Greenville Ob/Gyn Physicians Honored by UNC-Chapel Hill

Feb 17, 2017

The new UNC Horizons Program’s prenatal clinic is dedicated to the three physicians, some of the first OB-­‐GYNs in Eastern North Carolina.  

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Dr. James Edwin ‘Ed’ Clement, Dr. Robert G. ‘Bob’ Deyton and Dr. Edgar S. ‘Dick’ Douglas, all of Greenville, traveled to Chapel Hill January 31 to be honored by the University of North Carolina-Chapel Hill at the dedication of the new UNC Horizons prenatal clinic.

UNC Horizons Program is an innovative program for pregnant and parenting women who struggle with substance abuse. UNC Horizons provides personalized prenatal care, residential treatment, outpatient programs, a 5-­‐star licensed childcare facility, social services and more. The three honored physicians were instrumental in helping UNC Horizons build a state-­‐of-­‐the-­art space where all services would take place under one roof and clients would heal in a comforting and affirming space. 

This building will be fully completed and open to clients in April 2017. The new prenatal clinic is dedicated to the three honorees.

They were honored with remarks on their service to the field of women’s health by Dr. John T. Thorp, McAllister Distinguished Professor of Obstetrics and Gynecology at the UNC School of Medicine and medical director of the UNC  Horizons Program; Kimberley O. Schneider, MPH, CMPE, Vice Chair for Administration at the UNC Department of Obstetrics and Gynecology; Dr. William L. Roper, dean of the  UNC  School of Medicine and CEO of UNC Health Care; and Dr. Hale Stephenson, a UNC graduate and physician in the Greenville OB-­‐GYN practice established by the three honorees more than 50 years ago.    

Dr. Thorp began the program nearly 20 years ago when he noticed the disease of addiction was often so strong that an expecting mother would continue to abuse substances during her pregnancy. Knowing these women wanted the best for their unborn children, Dr. Thorp began to not only provide prenatal care for the patients but also procure the treatment they needed to heal and have healthy families.

Dr. Thorp, who met the honorees as a young medical student at Brody School of Medicine in Greenville before coming to UNC-­‐Chapel Hill for his residency in obstetrics and gynecology, said he attributes his philosophy of care to the example of these doctors.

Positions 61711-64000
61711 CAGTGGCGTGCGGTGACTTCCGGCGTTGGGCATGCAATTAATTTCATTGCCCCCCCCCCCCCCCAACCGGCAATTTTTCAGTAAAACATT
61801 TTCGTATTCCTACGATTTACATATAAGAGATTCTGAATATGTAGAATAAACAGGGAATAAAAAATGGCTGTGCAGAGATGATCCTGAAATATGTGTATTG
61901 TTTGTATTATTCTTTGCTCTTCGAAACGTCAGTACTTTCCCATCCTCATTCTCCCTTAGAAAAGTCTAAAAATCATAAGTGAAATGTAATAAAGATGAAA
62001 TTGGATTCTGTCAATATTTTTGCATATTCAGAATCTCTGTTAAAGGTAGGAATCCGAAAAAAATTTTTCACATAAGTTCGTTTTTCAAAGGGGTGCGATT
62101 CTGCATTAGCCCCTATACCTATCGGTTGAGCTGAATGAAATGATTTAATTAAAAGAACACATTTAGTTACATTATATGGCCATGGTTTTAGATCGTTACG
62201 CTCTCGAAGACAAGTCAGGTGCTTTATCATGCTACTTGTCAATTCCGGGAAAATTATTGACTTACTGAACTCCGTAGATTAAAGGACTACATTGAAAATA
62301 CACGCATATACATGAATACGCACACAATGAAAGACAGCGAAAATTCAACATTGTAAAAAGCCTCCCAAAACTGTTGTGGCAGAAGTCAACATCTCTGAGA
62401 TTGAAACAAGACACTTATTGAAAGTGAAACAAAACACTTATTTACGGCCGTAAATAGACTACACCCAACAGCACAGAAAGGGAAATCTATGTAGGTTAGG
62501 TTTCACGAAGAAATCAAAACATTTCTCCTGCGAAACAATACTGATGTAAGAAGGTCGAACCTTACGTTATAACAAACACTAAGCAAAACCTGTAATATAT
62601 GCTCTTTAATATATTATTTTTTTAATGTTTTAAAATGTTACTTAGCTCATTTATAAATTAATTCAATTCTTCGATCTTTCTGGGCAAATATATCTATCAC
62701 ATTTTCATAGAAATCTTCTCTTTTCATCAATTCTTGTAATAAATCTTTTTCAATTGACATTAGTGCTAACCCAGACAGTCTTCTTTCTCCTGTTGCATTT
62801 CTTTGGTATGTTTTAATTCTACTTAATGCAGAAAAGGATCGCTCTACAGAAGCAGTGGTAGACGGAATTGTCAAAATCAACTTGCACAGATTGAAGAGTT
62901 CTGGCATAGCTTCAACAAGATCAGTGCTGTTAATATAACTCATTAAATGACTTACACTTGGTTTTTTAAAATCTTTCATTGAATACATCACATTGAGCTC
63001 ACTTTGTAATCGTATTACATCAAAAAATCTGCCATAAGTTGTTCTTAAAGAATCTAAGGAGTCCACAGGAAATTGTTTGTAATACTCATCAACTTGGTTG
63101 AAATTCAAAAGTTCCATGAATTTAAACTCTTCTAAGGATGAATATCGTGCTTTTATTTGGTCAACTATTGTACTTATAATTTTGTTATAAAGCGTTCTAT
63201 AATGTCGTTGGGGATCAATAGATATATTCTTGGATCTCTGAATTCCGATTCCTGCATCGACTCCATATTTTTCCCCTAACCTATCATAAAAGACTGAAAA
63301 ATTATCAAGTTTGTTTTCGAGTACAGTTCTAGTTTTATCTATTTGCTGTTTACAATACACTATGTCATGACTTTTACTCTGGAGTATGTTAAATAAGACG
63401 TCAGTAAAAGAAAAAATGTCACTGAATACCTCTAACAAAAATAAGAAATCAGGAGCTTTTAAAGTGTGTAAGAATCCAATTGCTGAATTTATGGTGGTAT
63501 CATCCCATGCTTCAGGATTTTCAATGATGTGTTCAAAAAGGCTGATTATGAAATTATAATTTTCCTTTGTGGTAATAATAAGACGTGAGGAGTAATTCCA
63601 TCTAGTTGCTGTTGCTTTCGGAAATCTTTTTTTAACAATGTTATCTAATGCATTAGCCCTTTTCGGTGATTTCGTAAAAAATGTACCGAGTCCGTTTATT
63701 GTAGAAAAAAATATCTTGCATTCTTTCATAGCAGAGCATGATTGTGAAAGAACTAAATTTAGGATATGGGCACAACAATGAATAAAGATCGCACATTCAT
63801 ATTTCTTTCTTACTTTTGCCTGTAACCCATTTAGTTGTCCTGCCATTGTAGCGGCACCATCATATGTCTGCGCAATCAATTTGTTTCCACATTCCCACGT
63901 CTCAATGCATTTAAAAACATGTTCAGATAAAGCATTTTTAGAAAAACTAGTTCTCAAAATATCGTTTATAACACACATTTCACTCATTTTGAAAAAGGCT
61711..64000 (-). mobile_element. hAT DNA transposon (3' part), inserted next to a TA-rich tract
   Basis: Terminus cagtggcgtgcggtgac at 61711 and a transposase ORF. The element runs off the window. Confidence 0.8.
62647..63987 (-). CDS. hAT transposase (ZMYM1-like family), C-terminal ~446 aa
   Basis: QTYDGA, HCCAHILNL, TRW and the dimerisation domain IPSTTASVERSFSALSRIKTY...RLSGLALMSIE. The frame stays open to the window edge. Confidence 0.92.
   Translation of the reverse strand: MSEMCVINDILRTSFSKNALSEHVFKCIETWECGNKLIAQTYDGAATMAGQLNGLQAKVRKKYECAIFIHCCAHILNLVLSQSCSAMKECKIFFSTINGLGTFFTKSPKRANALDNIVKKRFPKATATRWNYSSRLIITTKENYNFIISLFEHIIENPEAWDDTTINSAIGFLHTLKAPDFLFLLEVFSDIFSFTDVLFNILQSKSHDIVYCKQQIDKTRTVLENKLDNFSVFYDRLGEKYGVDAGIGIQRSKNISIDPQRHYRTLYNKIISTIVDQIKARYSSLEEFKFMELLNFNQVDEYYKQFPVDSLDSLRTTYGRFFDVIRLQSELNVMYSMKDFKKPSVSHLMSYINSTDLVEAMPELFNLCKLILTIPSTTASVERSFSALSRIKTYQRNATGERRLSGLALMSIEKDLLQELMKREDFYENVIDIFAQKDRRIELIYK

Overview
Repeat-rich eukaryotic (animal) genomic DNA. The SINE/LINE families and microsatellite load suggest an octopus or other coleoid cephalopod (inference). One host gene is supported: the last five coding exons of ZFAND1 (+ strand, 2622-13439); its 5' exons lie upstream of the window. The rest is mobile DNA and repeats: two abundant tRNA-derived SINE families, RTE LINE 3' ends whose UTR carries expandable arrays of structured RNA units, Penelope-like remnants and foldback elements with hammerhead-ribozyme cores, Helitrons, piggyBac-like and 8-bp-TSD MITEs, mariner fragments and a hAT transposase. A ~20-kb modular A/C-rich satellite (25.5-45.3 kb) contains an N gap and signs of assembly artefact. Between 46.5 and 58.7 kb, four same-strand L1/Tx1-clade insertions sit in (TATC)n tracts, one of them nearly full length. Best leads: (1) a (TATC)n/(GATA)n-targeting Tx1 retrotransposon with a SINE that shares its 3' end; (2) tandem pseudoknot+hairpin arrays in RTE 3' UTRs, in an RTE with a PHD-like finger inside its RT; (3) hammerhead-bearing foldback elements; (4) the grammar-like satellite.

“The passion to serve those less fortunate instilled in me at the Brody School of Medicine can, in large part, be credited to the formative roles played by Drs. Douglas, Deyton and Clement in my education. By honoring their careers of service to the citizens of Eastern NC, we join their families in memorializing those efforts not only to me but countless other learners,” said Dr. Thorp. “Moving forward in our new outpatient center, women and children living under the dire circumstances produced by the diseases of addiction and alcoholism will have the opportunity to start down the path of recovery and healing. We trust that learners from across the state will join us and have similar formative  experiences.”    

Dr. Clement completed medical school at Duke University and completed his residency in obstetrics and gynecology at Grady Hospital in Atlanta. He moved to Greenville in 1961 as the first residency-­‐trained  OB-­‐GYN east of I-­‐95. Dr. Deyton, Dr. Clement’s childhood friend who attended the same medical school and residency, followed his friend to Greenville in 1962, where they opened Greenville OB-­‐GYN. Dr. Douglas completed medical school at the Medical College of Virginia and his residency in obstetrics and gynecology at UNC-­‐Chapel Hill. He was recruited to the Greenville practice in 1968.

For more information on UNC Horizons Program, visit horizonshelps.org.  

For more information on the Department of Obstetrics and Gynecology at the UNC School of Medicine, visitmed.unc.edu/obgyn.    

Photo Caption - Back Row:  Mr. Gordon Douglas, Dr. Hale Stephenson, Dr. John Thorp; Front Row:  Mr. Jim Clement, Dr. Dick Douglas, Dr. Bob Deyton, Dr. Ed Clement, Mr. Steve Stephenson// Photo credit Mary Elizabeth Entwistle

Courtesy of: Courtney Mitchell | UNC Health Care